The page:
The Successful Welfare-Chauvinist Party? The Front National in the 2012 elections in France
ESA's Research Network on Political Sociology (RN32) Mid-term conference
2012-11-30 / 2012-12-01
Radical Right voting in France, Economic positions, Welfare Chauvinism, Extreme right, FN, Presidential election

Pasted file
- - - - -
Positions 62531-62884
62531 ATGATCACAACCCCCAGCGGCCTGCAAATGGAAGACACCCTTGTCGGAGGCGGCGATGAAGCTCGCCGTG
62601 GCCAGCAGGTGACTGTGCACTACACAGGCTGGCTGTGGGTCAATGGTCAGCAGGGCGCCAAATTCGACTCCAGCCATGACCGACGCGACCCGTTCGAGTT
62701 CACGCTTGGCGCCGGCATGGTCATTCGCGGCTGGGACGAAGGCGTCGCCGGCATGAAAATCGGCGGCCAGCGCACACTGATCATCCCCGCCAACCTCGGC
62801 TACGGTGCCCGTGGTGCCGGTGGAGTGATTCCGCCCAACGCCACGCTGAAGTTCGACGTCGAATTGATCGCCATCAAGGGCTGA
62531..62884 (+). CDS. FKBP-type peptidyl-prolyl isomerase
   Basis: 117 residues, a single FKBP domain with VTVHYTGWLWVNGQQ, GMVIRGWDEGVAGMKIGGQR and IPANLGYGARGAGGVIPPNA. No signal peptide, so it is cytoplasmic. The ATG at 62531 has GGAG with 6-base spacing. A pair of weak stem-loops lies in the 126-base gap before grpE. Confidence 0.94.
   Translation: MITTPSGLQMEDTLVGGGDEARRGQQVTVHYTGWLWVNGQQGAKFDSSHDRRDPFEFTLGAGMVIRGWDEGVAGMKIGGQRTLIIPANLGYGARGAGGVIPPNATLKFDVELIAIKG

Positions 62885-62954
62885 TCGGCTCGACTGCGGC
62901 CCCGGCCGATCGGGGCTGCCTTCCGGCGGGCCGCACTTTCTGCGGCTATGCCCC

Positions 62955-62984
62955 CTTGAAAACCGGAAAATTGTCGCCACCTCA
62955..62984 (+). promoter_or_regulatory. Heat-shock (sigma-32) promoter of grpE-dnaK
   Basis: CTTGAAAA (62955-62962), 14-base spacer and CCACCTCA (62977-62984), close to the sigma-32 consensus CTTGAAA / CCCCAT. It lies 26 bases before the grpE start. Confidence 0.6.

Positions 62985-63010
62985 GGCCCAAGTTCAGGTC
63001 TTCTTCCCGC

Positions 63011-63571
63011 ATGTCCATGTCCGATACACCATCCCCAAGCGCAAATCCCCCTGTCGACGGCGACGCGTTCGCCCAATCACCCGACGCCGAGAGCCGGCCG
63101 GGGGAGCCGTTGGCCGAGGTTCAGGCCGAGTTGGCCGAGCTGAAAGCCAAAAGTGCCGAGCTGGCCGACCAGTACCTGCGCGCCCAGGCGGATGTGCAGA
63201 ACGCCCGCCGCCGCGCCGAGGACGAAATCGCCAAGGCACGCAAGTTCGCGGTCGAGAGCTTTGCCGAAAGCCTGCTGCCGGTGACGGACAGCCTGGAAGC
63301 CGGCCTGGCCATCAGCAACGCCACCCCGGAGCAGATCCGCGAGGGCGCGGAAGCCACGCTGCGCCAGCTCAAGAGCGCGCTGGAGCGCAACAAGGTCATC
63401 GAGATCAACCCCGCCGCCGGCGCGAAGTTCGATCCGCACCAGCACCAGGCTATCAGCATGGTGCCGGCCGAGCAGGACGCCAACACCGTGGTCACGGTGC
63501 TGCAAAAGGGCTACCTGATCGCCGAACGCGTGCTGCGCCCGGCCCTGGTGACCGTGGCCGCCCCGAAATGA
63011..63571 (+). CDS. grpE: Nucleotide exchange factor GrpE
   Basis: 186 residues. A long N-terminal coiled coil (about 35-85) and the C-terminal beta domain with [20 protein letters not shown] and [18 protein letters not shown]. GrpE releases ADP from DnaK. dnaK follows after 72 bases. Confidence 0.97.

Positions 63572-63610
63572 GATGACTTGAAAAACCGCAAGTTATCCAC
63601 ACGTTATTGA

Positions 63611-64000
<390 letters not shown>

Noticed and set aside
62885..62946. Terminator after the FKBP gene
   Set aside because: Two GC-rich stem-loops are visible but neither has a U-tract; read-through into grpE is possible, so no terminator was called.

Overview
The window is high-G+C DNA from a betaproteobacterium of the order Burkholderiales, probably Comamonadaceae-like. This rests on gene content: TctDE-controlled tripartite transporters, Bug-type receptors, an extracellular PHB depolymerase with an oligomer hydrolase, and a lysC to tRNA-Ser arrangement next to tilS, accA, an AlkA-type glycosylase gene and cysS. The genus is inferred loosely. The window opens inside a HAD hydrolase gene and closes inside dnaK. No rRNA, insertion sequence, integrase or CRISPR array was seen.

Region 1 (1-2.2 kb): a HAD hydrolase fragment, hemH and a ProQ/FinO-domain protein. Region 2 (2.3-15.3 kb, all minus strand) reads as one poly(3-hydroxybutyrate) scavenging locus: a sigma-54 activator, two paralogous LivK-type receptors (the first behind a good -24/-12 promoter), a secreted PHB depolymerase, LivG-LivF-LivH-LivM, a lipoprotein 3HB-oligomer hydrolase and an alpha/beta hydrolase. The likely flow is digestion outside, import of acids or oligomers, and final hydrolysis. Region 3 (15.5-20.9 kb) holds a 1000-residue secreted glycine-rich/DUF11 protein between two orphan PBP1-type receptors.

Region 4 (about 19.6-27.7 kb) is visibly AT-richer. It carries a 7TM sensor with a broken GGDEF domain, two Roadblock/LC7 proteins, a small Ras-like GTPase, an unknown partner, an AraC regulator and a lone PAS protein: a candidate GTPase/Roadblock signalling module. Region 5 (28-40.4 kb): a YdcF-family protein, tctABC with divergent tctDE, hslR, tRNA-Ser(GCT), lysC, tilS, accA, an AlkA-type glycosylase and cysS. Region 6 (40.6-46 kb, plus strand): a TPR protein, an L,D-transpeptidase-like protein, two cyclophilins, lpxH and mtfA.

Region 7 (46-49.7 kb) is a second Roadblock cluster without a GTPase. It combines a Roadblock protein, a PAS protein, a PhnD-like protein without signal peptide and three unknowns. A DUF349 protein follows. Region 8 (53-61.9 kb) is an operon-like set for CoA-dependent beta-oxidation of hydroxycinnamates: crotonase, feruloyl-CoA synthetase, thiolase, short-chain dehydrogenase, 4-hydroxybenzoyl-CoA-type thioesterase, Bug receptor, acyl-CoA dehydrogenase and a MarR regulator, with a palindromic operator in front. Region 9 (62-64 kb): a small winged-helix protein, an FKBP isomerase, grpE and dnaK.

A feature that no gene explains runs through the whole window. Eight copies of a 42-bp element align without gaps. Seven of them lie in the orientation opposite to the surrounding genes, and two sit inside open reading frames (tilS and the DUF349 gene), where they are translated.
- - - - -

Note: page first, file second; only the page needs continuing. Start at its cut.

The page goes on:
After shallow electoral waters in 2007, the Front national (FN) has made an impressive come back in the 2012 French presidential election winning 17.9 per cent of the first-round vote. Such performance was bolstered by the economic and political context: in the wake of the 2008 financial crisis, France had entered a period of economic instability, rising unemployment and deep social pessimism. This paper looks at how the FN has striven to adapt to the social demand for protection and redistribution in the French public. Under the leadership of Marine Le Pen, the party has undergone significant changes in its economic policies and evolved towards Kitschelt's original model of 'welfare-chauvinism' combining exclusionism, authoritarianism and statist redistributive economic policies. This paper examines the magnitude of this strategic programmatic shift by the FN, and to which extent the formulation of a renewed economic agenda has enabled the party to evolve towards an electorally more beneficial position in the 2012 presidential race. Possible implications for the competitive shape of the French party system are discussed in the conclusion.